The Ultimate Fighter’s eleventh season featured many of the top middleweights in the world, and surprisingly — a good number of those fighters were left sulking after upset losses in the elimination round during the first episode of the series. We’ve already featured one of those fighters on our list in Victor O’Donnell, and ranked at #7 on our list was one of the show’s more promising prospects, Jordan Smith (15-1-1). The twenty-six year old’s knockout loss to Brad Tavares was shocking when we consider Smith’s experience versus Tavares’ novice standing in the sport, but Smith may be on track to return to the UFC in 2011.
Offensive Skills: Smith is one of the more well-rounded fighters on our list. He has an above average stand-up game that mostly hinges on him producing offense from range. That’s a bit of a change from what we’ve seen from him in his earlier bouts. It could be that his knockout loss to Brad Tavares has had a profound impact on how he fights, or it may simply be that he’s progressing on schedule with most fighters of his level. In any case, it has worked wonders in giving him opportunities to win, but does limit his chances of finishing off his opponents in the striking department.
On the ground, Smith has the skills he needs to escape dangerous positions and regain his foundation on the feet. He has an advanced knowledge of where he needs to be when involved in a positional chess match, but he isn’t the type of fighter to reverse those positions and work his own grappling prowess offensively. He does, however, have that knowledge, and that may be something we see more of as he progresses.
Defensive Skills: As aforementioned, Smith’s grappling acts as a deterrent to stronger wrestlers and grapplers who can work effective offense from the top. He has the know-how to counter whatever he’s working against, and he’s been effective in holding down opponents from passing his guard or taking advantage by quickly transitioning back to his feet when he sees an opportunity.
His stand-up defense needs a little bit of work, but I think his propensity to work from distance has allowed him to stay away from the dangers that come with trying to produce offense in the clinch. His battle with Tavares during The Ultimate Fighter was the perfect example of what can happen. Both Smith and Tavares fired off knees in the clinch, and Tavares’ knee landed flush. Smith’s knee didn’t, and he dropped like a pile of bricks on pavement immediately. Smith now seems much more urgent in avoiding those close encounters.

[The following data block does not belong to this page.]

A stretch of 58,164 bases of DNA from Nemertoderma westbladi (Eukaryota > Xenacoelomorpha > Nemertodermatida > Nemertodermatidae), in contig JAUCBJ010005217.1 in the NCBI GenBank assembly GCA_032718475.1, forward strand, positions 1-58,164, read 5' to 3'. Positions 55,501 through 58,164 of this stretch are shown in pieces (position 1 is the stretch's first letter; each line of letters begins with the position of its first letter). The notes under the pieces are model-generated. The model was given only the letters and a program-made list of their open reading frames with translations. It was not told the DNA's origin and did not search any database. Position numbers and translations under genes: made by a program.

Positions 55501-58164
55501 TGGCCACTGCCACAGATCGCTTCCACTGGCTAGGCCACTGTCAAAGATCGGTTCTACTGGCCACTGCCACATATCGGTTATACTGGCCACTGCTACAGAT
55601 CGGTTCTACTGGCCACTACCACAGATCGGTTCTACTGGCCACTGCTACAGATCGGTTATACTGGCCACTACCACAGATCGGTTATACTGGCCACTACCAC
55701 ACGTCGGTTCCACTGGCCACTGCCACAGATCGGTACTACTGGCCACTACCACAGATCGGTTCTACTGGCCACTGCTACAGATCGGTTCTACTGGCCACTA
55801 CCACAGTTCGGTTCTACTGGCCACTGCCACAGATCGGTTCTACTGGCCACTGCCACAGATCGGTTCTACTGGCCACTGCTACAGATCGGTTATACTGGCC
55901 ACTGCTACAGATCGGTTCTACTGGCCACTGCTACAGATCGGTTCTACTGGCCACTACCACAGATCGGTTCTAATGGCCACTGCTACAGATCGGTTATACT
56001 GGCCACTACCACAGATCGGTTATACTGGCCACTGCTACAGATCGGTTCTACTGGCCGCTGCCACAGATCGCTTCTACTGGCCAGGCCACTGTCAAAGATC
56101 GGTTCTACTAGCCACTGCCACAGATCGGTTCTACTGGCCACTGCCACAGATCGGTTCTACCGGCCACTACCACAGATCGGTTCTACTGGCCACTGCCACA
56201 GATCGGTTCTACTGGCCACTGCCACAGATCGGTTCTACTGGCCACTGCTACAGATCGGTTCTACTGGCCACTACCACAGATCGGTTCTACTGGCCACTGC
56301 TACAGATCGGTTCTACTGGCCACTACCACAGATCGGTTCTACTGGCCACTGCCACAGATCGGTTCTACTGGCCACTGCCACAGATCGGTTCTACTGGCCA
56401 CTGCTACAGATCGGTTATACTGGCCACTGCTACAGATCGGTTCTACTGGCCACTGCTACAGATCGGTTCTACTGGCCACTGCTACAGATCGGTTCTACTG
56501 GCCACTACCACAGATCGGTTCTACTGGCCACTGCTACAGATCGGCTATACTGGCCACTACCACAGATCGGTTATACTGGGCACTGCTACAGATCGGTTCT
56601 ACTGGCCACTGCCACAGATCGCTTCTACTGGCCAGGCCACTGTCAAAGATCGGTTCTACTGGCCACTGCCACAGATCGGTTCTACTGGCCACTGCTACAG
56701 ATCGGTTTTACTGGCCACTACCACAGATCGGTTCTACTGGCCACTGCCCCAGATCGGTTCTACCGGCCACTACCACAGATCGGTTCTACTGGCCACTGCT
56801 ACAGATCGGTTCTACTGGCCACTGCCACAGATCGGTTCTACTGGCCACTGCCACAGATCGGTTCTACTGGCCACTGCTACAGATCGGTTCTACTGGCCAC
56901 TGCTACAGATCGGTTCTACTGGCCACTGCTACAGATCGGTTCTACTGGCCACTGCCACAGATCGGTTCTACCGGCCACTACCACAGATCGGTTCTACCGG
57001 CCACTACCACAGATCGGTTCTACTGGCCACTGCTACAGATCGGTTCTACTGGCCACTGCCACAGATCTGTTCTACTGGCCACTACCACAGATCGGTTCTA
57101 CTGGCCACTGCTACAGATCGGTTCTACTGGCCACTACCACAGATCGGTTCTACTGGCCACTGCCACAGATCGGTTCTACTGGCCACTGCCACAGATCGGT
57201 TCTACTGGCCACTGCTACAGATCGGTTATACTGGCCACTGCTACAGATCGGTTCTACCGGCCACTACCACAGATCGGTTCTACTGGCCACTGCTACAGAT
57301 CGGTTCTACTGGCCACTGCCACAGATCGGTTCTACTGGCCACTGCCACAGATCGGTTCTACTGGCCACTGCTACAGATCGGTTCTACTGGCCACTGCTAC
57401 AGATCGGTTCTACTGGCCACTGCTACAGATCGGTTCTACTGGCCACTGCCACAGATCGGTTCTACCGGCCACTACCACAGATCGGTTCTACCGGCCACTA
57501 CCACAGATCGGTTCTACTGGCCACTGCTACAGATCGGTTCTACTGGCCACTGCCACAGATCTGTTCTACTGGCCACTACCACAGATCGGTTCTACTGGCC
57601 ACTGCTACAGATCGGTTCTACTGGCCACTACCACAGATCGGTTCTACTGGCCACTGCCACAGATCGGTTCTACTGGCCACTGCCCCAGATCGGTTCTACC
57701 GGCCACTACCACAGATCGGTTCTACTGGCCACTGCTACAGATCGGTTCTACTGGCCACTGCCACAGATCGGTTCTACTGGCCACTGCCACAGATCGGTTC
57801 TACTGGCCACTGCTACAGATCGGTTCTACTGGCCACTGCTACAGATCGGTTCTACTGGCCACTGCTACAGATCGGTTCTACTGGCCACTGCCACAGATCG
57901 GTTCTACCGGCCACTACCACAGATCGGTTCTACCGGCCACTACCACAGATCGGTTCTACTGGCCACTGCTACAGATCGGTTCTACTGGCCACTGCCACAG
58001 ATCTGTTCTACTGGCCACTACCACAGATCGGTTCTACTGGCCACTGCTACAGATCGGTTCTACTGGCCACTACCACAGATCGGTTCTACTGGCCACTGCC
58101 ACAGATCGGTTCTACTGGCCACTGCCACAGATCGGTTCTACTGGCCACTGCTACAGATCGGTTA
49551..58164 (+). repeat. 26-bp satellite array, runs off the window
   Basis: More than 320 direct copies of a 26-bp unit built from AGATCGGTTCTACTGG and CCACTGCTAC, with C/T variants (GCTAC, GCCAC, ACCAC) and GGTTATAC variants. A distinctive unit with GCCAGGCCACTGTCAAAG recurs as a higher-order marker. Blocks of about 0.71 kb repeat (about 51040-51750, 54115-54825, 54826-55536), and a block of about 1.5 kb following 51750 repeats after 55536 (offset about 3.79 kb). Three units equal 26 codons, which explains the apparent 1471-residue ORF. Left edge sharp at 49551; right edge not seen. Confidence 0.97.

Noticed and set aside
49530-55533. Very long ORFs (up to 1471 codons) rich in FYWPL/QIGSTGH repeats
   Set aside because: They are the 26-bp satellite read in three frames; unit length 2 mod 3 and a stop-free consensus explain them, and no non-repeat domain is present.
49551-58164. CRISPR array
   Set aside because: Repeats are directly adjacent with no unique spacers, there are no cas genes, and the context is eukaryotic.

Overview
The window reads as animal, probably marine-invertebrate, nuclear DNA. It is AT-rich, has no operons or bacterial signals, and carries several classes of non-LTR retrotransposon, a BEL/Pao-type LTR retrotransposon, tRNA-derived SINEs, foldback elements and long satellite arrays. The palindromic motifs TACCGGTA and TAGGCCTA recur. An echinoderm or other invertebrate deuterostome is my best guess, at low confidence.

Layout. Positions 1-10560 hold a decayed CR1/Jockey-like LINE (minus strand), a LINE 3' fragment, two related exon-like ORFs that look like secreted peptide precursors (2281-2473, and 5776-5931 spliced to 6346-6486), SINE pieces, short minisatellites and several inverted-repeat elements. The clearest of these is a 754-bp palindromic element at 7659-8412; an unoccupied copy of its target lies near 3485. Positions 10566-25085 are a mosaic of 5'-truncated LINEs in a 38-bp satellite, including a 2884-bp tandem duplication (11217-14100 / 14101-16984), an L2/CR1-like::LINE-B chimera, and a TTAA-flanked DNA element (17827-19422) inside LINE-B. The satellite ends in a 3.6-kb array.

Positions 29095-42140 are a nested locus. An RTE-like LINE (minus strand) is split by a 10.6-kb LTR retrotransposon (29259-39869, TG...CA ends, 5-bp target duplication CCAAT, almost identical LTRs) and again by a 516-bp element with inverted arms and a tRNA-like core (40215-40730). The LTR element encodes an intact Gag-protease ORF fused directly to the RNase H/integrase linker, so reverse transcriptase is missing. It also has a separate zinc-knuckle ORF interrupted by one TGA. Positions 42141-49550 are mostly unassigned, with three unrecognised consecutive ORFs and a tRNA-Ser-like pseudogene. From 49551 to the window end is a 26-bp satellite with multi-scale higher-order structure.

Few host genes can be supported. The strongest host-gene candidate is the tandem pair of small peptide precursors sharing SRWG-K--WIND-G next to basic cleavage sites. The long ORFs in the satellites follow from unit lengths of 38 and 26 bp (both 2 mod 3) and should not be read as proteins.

Progression: As I stated before, I think Smith’s reluctance to work inside is a strategic move to avoid damage. While some may think that this takes away from his abilities to finish fights, it’s more effective in producing wins. And if you take one glance at Smith’s fight results, you’ll see that it hasn’t affected his rate of finishes dramatically. As he runs into better and better competition, I think that will change.
Environment: Smith trains out of One Hit MMA in Utah, but he has made trips to Black House in California to train when he’s in preparation for a fight. That partnership should allow him to progress his game to new levels, and I’m hoping we can see him develop more technique in his stand-up game while become much more dangerous on the ground.
|#1 – Thiago Michel
#2 – Ricardo Tirloni
#3 – Magno Almeida
#4 – Ui Cheol Nam
#5 – Henrique Mello
#6 – Reza Madadi
#7 – Alexander Sarnavskiy
#8 – Ole Laursen
#9 – Guillaume DeLorenzi
#10 – Al Iaquinta
|#1 – Yuri Villefort
#2 – Alex Garcia
#3 – Erick Silva
#4 – Douglas Lima
#5 – Luis “Sapo” Santos
#6 – Jesse Juarez
#7 – Gunnar Nelson
#8 – Quinn Mulhern
#9 – Alberto Mina
#10 – Joe Ray
|#7 – Jordan Smith
#8 – Uriah Hall
#9 – Victor O’Donnell
#10 – Assan Njie
Potential: Smith is in an interesting position right now. He’s amassed a 4-1 record in his last five bouts since the taping of The Ultimate Fighter. His lone loss came in a hard fought battle with former UFC fighter Josh Burkman in September, but he rebounded with an inspiring performance at Bitetti Combat 5 on December 4th. Peppering Mario Sartori for most of the fight, Smith put together some solid combinations in the third round and eventually stunned Sartori to a point in which he was unable to defend a rear naked choke with only seconds left in the round.
While I don’t think he has the chops to become a top ten talent in the UFC’s middleweight division, he has enough knowledge and skill to be a solid mid-echelon fighter. My only concern is that his patience in the striking department may give more powerful opponents the opportunity to catch him over the course of three rounds. Fortunately for Smith, the middleweight division isn’t exactly bursting with that type of talent.
Right now, his future is up in the air, but he’s a fighter that we’ll keep an eye on closely. He’s in line for some tough fights, most likely against middleweight talent that is equally impressive. If he can win those match-ups, he’s a shoe-in for a stint in the UFC.
Jordan Smith vs. Brad Tavares – The Ultimate Figher 11 Elimination round.
Jordan Smith vs. Brandon Melendez
Jordan Smith vs Mario Sartori
Jordan Smith vs. Nick Rossborough
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